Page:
Southwest Airlines Meltdown Can Only Be Blamed On Southwest
I talked earlier about certain elements of the media trying to blame Mayor Pete for December meltdown at Southwest Airlines. What utter hogwash. I won’t recap the argument here, except to say that Buttigieg is not responsible for Southwest dragging its feet on updating its crew scheduling systems. Other airlines faced the same winter weather and did not melt down.
What Buttigieg Has Done Right
It’s not like Buttigieg has done nothing at all during his tenure. Perhaps his most important contributions, however, are beyond the public eye.
Buttigieg was instrumental in helping to pass the massive bipartisan infrastructure bill early in Biden’s presidency: he lobbied moderate Republicans to support it and that bill is already creating better roads, highways, and bridges that will benefit generations to come.
Furthermore, Buttigieg has done a far better job than his predecessors of holding airlines accountable to consumers. Progress is slower than I’d like, but forcing airlines to actually publish what passengers are entitled to when severe delays and cancellations occur is a huge victory for consumers. The fact that United and Frontier voluntarily added complimentary seating for families traveling with young children is exactly the way conservatives should want government to work: encourage companies to make voluntary changes so that regulation does not become necessary.
Earlier today, the FAA awarded airports across the country $1 billion for much-needed improvements. Chicago O’Hare alone will receive $50 million (and anyone who travels through ORD knows how much is needed to make the airport a more presentable gateway to the USA). Speaking of the funding, Buttigieg explained:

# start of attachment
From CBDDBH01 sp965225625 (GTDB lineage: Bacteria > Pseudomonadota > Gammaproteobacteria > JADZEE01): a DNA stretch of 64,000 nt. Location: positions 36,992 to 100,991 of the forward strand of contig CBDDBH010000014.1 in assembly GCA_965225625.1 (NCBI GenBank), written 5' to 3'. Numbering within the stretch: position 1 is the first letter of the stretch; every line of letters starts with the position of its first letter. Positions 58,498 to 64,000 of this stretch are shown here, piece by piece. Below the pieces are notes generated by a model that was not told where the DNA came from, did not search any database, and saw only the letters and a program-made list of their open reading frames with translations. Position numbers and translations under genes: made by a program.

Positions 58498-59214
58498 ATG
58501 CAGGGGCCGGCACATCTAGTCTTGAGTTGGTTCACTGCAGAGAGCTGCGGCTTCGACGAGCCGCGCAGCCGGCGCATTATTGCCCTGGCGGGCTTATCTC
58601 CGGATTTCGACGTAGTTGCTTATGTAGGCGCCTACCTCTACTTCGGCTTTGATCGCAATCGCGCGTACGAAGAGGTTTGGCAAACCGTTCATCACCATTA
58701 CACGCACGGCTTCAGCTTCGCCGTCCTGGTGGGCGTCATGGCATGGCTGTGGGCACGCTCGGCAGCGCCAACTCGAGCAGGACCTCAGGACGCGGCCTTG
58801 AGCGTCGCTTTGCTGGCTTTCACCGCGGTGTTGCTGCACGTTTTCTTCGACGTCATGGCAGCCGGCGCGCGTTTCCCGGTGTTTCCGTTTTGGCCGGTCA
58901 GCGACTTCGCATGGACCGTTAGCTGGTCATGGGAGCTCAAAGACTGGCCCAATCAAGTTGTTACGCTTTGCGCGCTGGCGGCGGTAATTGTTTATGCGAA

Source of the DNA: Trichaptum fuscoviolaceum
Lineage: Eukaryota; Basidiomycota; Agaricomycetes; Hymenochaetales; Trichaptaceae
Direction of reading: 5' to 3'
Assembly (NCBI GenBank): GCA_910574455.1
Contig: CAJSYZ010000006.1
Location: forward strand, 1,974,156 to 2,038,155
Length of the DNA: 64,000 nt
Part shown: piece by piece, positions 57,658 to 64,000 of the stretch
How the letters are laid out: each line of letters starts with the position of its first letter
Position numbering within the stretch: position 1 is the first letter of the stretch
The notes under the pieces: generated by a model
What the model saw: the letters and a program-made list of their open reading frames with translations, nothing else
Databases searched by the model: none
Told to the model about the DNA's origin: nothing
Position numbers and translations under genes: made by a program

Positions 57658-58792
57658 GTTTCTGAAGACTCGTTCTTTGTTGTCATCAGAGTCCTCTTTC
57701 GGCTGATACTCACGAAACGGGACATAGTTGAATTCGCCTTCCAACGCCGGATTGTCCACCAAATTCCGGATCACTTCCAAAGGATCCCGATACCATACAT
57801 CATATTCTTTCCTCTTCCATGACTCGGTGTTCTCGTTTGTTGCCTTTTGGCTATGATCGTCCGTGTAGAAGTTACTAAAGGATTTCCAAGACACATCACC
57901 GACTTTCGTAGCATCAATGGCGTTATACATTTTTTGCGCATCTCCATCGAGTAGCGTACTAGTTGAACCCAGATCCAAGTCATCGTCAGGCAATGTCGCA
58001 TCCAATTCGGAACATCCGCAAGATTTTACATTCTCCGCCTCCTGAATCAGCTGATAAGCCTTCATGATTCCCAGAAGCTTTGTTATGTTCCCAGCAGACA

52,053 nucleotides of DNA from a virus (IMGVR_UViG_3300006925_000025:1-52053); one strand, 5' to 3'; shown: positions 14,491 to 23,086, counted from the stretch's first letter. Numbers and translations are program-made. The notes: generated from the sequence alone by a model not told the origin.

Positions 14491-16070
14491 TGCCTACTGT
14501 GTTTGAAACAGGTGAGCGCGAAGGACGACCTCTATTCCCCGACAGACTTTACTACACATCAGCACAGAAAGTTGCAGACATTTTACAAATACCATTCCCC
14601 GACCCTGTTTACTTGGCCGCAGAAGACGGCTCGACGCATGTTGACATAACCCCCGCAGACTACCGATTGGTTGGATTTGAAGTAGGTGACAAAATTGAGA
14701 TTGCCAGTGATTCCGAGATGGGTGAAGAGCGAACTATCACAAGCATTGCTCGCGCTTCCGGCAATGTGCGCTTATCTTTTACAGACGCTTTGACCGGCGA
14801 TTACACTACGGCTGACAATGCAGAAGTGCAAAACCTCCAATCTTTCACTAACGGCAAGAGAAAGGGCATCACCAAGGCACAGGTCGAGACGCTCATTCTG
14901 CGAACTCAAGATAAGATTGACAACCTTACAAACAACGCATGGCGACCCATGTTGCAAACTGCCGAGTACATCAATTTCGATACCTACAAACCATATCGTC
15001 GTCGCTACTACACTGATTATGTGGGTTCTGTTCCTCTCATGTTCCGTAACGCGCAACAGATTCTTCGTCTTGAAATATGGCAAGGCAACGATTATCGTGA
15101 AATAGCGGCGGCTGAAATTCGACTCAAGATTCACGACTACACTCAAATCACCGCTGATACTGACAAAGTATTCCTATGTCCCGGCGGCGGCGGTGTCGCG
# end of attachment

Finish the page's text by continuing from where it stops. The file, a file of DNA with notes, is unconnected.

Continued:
“Americans deserve the best airports in the world, and with demand for air travel surging back, this funding to improve the passenger experience couldn’t come at a more urgent time. These grants will make it faster and easier to check your bags, get through security, and find your gate, all while creating jobs and supporting local economies.”
I don’t like the word deserve, but this is what I want a Transportation Secretary to do. This is how federal tax dollars can be used to create more efficient commerce and in so doing, lead to private sector flourishing.
And finally, he’s a nice guy. Speaking as someone who lived in the political world working on Capitol Hill and in the White House, character matters and I believe Buttigieg’s character makes him fit for public service. When I met him at Bob Dole’s funeral, I appreciated his kindness and I empathize with the struggle he went through with a son who shares the same name as my son. We disagree on many issues. If you know my background, you know I am not a left-wing cheerleader. But nevertheless, I think Buttigieg is unfairly attacked and I am hopeful that much more can be accomplished to protect and promote the traveling public during the remainder of his time at DOT.
Overall, I think Buttigieg has done a fine job thus far and I don’t speak as a partisan. While Kyle’s piece yesterday was not unreasonable, I view these issues in a different light and I think we would all do well to hold Mayor Pete accountable, but also better understand how the federal government functions and the limits on his power and influence.
image: @pete.buttigieg / Instagram